Most corporate managers and economists believe productivity measures lie at the top of determinants of value creation and corporate health. For that reason, it is a recurring theme during meetings with investors and in regulatory filings, as expressed in a September, 2009 8-K filing for Kraft Foods (KFT) concurrent with their bid for Cadbury PLC:
“A strong pipeline of cost-savings initiatives will result in higher productivity and better margins as part of its three-year plan.”
We will see that while productivity is certainly an important factor which could lead to higher cash flows, its positive bearings are primarily confined as a measure of consequence to the current or soon-to-be free cash flow producer. For, if a firm’s products are met with insufficient demand, and the inputs under which they are produced do not generate satisfactory cash flows, it would be rare for productivity improvements to be able to turn the business around. If the entity is a satisfactory producer of free cash flow, then productivity improvements can indeed lead to even greater free cash flow and a higher security price. For this reason, top line growth and cash flow from operations are more important valuation and cost of capital metrics, than productivity. In fact, productivity measures are an over-rated metric.
During periods of slow growth, or expectations of slowing growth, managers often pursue a downsizing strategy, including layoffs, efficiencies, and reduction in the number of manufacturing facilities, all in an effort to improve long-term productivity. But what can realistically be expected from such actions?
Corporate executives who are continually reviewing their internal portfolio, enhancing their products and lines of business, filling in strategic gaps where necessary to improve core competencies, while eliminating and streamlining those assets that underperform, with an eye on cash flows, typically see higher returns on invested capital than those entities which simply look to shed labor as a quick fix solution.
This is an important distinguishing factor in CT Capital’s cost of capital credit model. While the model considers productivity boosting measures as value enhancing, it is not awarded the large weighting most investors believe exists, and for companies which are not positive producers of cash flows, its weighting is zero. The weaker the cash flows, the lower the importance of enhancing productivity is to cost of capital improvement. If an entity has no prospect of ever generating free cash flow, its equity value, as a going concern, is at best zero, regardless of how many units it produces.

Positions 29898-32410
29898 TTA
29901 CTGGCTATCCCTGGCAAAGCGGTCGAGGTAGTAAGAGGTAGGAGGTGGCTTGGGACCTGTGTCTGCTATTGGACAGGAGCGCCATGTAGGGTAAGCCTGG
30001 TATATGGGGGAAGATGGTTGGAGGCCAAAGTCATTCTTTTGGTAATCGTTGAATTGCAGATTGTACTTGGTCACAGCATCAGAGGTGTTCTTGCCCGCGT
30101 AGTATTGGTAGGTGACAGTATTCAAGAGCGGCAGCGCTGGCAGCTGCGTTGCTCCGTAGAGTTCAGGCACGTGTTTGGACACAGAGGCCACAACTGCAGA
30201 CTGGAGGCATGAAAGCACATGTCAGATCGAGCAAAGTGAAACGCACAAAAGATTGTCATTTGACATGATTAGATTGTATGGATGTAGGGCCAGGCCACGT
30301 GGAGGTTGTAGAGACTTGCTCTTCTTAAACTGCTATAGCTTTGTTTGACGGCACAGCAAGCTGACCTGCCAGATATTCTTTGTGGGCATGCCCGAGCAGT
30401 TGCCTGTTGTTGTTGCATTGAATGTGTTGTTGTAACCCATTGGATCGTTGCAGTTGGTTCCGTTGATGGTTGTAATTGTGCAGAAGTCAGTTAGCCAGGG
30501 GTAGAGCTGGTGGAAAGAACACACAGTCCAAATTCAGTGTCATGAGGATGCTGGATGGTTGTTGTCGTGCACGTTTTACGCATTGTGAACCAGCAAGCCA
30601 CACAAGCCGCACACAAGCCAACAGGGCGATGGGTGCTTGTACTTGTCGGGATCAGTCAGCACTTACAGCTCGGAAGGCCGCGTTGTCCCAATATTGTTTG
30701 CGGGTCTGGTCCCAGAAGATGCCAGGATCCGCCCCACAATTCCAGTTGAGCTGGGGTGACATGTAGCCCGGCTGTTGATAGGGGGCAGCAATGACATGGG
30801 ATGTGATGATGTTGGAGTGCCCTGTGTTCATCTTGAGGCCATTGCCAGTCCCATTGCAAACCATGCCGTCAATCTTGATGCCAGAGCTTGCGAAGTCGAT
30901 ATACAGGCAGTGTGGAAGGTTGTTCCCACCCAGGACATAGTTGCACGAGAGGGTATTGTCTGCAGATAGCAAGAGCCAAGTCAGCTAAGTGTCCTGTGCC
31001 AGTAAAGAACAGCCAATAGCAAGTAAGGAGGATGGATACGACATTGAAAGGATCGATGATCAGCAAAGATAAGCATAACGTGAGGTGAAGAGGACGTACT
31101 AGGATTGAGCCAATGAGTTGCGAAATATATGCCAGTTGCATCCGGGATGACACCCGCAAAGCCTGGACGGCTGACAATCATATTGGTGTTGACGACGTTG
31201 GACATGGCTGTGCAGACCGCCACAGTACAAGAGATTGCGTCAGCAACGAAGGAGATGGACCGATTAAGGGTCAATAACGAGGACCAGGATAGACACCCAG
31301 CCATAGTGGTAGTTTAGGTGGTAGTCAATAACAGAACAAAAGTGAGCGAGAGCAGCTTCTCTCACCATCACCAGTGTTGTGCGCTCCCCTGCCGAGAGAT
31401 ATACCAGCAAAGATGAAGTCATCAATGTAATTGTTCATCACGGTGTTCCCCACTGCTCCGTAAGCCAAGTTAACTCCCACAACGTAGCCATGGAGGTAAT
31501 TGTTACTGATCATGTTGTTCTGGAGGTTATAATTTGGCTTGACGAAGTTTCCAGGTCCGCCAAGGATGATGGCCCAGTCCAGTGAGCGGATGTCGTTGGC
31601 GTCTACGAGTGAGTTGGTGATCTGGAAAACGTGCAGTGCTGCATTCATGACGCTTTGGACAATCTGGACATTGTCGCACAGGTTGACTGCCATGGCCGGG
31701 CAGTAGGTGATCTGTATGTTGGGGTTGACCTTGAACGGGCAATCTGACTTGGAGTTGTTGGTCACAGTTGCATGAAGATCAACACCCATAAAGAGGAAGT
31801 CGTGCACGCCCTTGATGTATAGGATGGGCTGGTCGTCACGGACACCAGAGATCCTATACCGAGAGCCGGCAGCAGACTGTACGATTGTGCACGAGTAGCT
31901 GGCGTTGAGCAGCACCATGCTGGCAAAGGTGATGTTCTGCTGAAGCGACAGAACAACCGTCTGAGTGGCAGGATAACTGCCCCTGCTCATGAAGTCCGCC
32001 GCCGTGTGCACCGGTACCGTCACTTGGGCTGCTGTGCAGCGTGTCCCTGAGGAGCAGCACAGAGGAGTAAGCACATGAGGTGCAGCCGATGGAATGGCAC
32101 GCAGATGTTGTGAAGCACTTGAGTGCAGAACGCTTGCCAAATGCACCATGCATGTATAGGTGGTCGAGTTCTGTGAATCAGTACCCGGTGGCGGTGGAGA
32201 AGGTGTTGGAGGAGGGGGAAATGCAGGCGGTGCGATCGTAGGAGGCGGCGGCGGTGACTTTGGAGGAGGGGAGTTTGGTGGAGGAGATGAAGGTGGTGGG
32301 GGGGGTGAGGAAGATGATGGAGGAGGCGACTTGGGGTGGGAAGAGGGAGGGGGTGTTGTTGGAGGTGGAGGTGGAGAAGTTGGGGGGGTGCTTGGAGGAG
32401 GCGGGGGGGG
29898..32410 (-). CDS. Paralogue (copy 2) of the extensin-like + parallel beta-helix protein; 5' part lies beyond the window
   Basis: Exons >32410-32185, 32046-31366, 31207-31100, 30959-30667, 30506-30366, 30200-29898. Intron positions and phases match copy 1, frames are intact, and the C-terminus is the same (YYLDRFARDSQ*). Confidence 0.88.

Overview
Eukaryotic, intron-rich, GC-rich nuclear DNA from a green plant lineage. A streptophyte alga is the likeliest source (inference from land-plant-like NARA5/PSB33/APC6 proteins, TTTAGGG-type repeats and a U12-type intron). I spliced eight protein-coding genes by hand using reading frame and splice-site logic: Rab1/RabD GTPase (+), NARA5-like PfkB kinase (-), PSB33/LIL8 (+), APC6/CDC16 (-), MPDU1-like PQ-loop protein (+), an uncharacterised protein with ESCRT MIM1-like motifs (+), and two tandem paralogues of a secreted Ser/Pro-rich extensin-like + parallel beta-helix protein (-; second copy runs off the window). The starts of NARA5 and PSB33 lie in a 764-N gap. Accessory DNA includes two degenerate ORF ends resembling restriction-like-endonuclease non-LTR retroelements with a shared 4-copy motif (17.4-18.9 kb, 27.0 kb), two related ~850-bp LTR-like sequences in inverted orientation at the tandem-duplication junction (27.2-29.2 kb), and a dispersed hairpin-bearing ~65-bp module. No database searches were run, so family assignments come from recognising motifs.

The workforce and productive capital and plant can be set once current and projected operating and free cash flow are reasonably estimated; it would be imprudent to match workforce and plant with units of production or revenues if the entity is not capable of generating long-term free cash flow.
Determining the optimum labor force as being a function of sales or unit output does not reflect upon an enterprise as a cash flow maximizing entity but rather as a unit producing entity. Determining output based on profits may not leave distributable cash to the owner of equity. The corporate managers and analyst must therefore determine the level of output that places free cash flow at its highest level , both today and prospectively.
Free cash flow is maximized at that point on the chart where labor is most efficient. If the current level of employment cannot produce satisfactory free cash flow, management must seek a lower cost labor pool, downsize the labor force, become more productive, raise prices, reduce other expenses, or lastly, sell the asset. If, by virtue of such action(s), the entity turns into a free cash flow producer, it has value to its equity owners.
For a detailed analysis of stock prices, cash flow and productivity, see “Security Valuation and Risk Analysis“, McGraw Hill, November, 2010.
Disclosure: No positions
Kenneth S. Hackel, C.F.A.
CT Capital LLC